November 16, 2022
Yesterday I did the Red Hat EX374 exam, which allows becoming Red Hat Certified Specialist in Developing Automation with Ansible Automation Platform.
This exam is my sixth Ansible exam/certification, so the question is always, how is this similar or different from the others? This exam is one of the furthest ones from the others since it focuses on Ansible Automation Platform 2 instead of Ansible Core or Ansible Tower. This change was welcomed since AAP has many more moving parts and features compared to previous products.Read More
September 30, 2022
I still remember when 15 years ago, the topic of Infrastructure as Code was beginning to be discussed. At the time, the majority of tools we know and use for Infrastructure as Code did not exist. Some people and companies realized the need for such a paradigm, while many others were skeptical or against it.
In the last few months, I had a kind of a Deja Vu when I started to have conversations with some stakeholders around Policy as Code, or as someone prefers to call it, Compliance as Code.Read More
April 27, 2022
A couple of years back, I wrote a blogpost on obtaining the previous Job ID in Ansible Tower workflow. Now, let’s go further and create another module to obtain the output of such a job.
Before moving further, I want to specify that I talk about Ansible Tower since this is the most known name for this software, but I could also be talking about AWX or Ansible Controller since those are the same codebase.Read More
March 31, 2021
Late last year, I’ve read that a new Ansible-related exam was available: the Red Hat Certified Specialist in Services Management and Automation exam (EX358). I’ve taken and passed this exam at the end of January. It was the first time I did a Red Hat exam that was brand new and without having the possibility of finding online some opinions around it.
Some people have reported for other exams that when new exams are launched, the scoring has issues.Read More
February 1, 2021
In my pursuit of the Red Hat Certified Architect (RHCA) certification, I’ve taken the Red Hat Certified Specialist in Advanced automation: Ansible best practices exam (EX447). As for the other Ansible Exams, you can always consult the Ansible documentation available offline in the exam system. Different from the Red Hat Certified Engineer exam (EX294), this exam also includes Ansible Tower as a topic, so be sure to have good knowledge of it as well!Read More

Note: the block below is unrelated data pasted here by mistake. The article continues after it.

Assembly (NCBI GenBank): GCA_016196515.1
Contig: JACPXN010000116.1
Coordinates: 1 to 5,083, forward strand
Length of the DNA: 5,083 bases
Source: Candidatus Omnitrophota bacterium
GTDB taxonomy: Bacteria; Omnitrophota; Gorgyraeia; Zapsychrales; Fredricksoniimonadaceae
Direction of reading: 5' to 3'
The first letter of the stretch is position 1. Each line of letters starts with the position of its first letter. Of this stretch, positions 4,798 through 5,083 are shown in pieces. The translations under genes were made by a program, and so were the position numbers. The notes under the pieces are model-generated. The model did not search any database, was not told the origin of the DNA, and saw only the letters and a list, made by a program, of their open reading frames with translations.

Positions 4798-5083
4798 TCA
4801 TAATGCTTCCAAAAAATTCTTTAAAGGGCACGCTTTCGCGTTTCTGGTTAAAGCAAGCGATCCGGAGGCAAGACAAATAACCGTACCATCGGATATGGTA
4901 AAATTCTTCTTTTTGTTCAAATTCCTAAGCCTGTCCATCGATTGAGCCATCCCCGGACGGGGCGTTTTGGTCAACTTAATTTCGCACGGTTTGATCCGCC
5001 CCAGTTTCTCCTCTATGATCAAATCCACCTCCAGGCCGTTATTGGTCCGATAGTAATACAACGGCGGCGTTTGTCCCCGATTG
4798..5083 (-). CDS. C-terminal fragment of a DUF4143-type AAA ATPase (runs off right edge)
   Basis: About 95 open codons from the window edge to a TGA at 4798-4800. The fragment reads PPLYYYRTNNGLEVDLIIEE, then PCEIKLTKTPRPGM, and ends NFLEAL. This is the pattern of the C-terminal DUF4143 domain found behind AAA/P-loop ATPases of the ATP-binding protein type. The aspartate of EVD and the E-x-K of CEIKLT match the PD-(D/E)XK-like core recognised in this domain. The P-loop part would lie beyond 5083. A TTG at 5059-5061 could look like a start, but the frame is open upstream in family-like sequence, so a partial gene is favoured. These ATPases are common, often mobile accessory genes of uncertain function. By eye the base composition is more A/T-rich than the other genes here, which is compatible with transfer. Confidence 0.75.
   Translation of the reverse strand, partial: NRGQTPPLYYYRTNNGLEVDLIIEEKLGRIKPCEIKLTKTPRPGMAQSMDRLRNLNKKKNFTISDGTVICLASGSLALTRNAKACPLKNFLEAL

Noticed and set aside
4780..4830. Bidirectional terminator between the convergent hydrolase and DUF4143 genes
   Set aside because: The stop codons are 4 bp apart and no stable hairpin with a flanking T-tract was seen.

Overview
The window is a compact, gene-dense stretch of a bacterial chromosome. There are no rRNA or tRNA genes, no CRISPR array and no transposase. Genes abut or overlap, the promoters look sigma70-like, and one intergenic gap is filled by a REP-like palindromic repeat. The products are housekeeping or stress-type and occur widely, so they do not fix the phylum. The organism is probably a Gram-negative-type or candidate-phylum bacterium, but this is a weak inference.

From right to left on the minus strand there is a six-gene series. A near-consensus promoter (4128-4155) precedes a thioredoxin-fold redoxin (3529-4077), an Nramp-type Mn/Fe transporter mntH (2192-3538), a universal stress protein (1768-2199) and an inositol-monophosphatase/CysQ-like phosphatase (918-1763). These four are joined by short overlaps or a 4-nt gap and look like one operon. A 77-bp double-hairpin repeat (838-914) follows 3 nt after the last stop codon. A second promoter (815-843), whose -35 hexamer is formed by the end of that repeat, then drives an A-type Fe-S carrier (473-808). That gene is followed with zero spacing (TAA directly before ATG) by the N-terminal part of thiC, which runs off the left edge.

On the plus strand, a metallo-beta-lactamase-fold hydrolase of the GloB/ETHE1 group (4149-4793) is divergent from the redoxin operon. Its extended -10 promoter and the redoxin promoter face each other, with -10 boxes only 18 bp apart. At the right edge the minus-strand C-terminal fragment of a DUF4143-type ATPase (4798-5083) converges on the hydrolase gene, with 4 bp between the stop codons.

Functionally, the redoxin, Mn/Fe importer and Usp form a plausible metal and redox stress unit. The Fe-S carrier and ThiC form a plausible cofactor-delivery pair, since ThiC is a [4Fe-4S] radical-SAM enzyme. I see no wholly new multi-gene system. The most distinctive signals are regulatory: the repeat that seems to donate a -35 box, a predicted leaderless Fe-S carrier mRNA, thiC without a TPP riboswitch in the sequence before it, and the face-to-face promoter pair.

December 28, 2020
At the beginning of this month, I took the EX294 exam, which allowed me to obtain the Red Hat Certified Engineer (RHCE) certification. It was the first time I attempted the RHCE exam, but I prepared myself in the past for the EX300 exam, the exam that allowed you to obtain the RHCE certification in the RHEL7 time, but never got around to do the exam.
Compared to what I had to study for the EX300, I found the EX294 program way more sensible.Read More
November 15, 2020
Ansible Tower allows you to create Workflows, which enable you to create complex workflows by putting together multiple Ansible Playbooks. Ansible Tower Workflows can have some simple logics, such as run different Ansible Playbooks based on the outcome (success or failure) of a previous Ansible Playbook run. Sometimes, though, you need to have more information about a previous Ansible Playbook run than just the outcome.
I recently found myself in a situation where I had an Ansible Tower Workflow with two Ansible Playbooks into it, where the first one was performing specific tasks.Read More
October 6, 2017
One of the big advantages that Ansible Tower and AWX (the open source and upstream version of Ansible Tower) bring to the table is the Role Base Access Control (RBAC). This will allow you to select which users (or teams) will be able to see which objects in Ansible Tower as well as which jobs they will be able to run.
Obviously to leverage the RBAC, you will have to have personal accounts for every user of your platform.Read More
September 7, 2017
In October 2015, Red Hat bought Ansible Inc. As far as I know, in the acquisition, two close source components got acquired by Red Hat: Ansible Tower and Ansible Galaxy. Since the day of the acquisition, Red Hat has been very clear on the fact that those two components would have become open source at a certain point, even if there was not a public date or timeline yet. Making a codebase open source is not always easy and quick process.Read More
August 18, 2017
Around one year ago, I did a post around Ansible Tower High Availability maintenance, but in the mean time many things changed and that post is not up to date anymore, so I decided to create a new one that covers the same topic but for Ansible Tower 3.1.
From Ansible Tower 3.1 we lost the distinction of Primary Ansible Tower and Secondary Ansible Tower. That concept was related to the fact that the Secondary Ansible Towers were in a hot-standby mode.Read More